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Joe Klein, author of Primary Colors, speaks yesterday at Houston Hall about Clinton's presidency and the current state of American politics.[Danny Choi/The Daily Pennsylvanian]

Joe Klein thinks Bill Clinton got a bad deal.

"Bill Clinton was a scapegoat for the baby boomers," the acclaimed journalist and author said.

Klein returned to Penn last night to talk about politics and the future before a crowd of 100 students in Houston Hall's Hall of Flags, the same room where he ate his meals as a College freshman.

Klein graduated from Penn in 1968 and is most noted as the author of Primary Colors, a thinly-disguised book about Bill Clinton's 1992 presidential primary campaign that was turned into a film starring John Trovolta.

Klein was quick to note the irony of the location of yesterday's event.

"Thirty-eight years since I ate crappy food in this room, I want to say that my most fervent wish is that your generation is more successful than mine," Klein said.

The event was sponsored by the Philomathean Society, which brings a speaker to campus every spring. The literary society has been at Penn since 1813 and is based on beliefs of freedom of thought and expression.

"We pride ourselves on bringing academic interests to campus," said Philo moderator Andrew Trister, an Engineering senior.

By bringing Klein to Penn, Philo opened the door for a two-hour lecture on the political thoughts of a man who has been in journalism for the past seven presidencies.

As a self-described baby boomer, Klein feels the closest connection to the Clinton administration, which is the subject of his latest bestseller, The Natural: The Misunderstood Presidency of Bill Clinton, a fictional account of the 1992 election.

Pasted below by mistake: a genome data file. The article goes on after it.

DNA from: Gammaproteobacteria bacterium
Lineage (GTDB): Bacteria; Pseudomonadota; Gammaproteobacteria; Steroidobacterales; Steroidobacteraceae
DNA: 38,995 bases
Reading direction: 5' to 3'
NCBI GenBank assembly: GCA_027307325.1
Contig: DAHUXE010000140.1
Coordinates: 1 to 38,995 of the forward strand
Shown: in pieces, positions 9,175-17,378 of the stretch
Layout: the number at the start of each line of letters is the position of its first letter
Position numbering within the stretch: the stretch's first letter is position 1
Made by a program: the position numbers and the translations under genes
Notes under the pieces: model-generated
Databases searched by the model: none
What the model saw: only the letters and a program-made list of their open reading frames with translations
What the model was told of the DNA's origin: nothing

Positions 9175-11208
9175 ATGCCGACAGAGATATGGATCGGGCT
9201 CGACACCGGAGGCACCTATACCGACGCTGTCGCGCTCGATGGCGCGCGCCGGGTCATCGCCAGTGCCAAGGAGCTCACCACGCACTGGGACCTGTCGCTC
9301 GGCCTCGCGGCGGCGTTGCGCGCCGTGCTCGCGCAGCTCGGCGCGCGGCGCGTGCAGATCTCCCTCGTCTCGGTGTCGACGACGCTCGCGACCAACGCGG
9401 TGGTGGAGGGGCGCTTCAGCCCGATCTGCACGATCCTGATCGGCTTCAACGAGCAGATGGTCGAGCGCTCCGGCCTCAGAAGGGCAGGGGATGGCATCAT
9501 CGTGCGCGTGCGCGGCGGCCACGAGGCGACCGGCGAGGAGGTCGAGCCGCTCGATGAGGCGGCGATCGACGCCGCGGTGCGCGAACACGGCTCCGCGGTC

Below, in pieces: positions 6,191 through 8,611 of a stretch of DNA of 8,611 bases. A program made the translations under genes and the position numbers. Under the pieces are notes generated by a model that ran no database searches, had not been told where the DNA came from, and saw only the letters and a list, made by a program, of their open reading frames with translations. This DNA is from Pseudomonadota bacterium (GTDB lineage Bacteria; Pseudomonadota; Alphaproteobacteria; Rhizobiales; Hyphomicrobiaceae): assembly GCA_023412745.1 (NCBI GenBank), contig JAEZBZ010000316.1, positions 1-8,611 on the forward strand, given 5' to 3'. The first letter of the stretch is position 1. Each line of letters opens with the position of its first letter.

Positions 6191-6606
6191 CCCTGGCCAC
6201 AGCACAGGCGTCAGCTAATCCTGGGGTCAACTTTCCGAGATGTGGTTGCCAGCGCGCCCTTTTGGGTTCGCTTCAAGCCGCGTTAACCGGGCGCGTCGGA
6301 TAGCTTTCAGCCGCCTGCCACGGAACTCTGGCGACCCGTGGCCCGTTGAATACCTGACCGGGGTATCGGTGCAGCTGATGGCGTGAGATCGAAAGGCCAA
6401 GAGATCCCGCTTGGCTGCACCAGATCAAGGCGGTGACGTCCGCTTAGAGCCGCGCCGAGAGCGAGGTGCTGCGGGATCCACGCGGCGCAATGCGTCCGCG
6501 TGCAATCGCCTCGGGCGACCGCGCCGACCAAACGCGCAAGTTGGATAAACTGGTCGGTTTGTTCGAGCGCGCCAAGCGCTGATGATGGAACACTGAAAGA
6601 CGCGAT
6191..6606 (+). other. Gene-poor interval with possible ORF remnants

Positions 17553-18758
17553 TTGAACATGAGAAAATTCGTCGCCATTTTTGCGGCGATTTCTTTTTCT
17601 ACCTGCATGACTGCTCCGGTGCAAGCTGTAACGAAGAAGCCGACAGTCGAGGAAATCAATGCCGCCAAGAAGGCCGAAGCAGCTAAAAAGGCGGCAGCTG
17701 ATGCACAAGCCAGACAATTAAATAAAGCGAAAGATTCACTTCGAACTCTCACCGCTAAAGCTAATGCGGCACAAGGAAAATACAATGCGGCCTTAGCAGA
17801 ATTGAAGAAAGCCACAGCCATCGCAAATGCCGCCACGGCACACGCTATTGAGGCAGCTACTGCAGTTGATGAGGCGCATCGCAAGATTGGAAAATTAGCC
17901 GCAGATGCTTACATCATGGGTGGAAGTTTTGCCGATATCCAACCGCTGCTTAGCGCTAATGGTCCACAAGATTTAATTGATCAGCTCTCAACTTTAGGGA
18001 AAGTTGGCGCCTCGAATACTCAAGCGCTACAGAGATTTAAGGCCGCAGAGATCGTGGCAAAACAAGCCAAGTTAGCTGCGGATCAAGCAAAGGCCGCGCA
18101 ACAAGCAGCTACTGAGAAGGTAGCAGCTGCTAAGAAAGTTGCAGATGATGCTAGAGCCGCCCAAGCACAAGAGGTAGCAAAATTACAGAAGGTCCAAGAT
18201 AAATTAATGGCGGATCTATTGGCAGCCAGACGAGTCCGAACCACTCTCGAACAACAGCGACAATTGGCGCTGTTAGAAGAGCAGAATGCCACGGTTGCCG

Klein has mixed views on the actions of Clinton during his time in office, but he said he feels the media dealt with the former president's sexual actions unfairly.

And Klein was quick to blame the media for the scandal involving Monica Lewinsky.

"By the end of the year, the press was held in lower esteem than the lawyers," Klein said. "To journalists, political character involves sex, but I stand before you pro peccadillo."

Klein had even more passionate remarks about the actions of Clinton's administration. He praised the president's domestic affairs, while degrading his foreign policy decisions.

Throughout his remarks, Klein continually stressed Clinton's bravery in making strong political decisions that did not necessarily reflect the views of his party.

"Bill Clinton, time and time again, took positions that I feel to be courageous," Klein said.

A great deal of Klein's comments focused on his belief in the urgency in the next generation. Klein was very critical of baby boomers and blamed the cynicism of his contemporaries for the harsh feelings between the media and politicians.

"Cynicism is what passes for insight among the mediocre," Klein said.

College freshman Steve Schultz said he was moved by Klein's words.

"I understand his apologetic perspective, and his message to our generation was inspirational," Schultz said.

Klein was not entirely pessimistic, though, as he concluded his remarks by taking a step back from his work and explaining what drives him to continue working as a journalist after such a storied career.

"I do it for moments when they surprise and delight me," Klein said.

Much of the audience stayed after the speech to get books signed and talk to the author.

"I didn't expect him to appeal to the generation," College sophomore Evan Smith said. "He's a provocative author with an influential voice."

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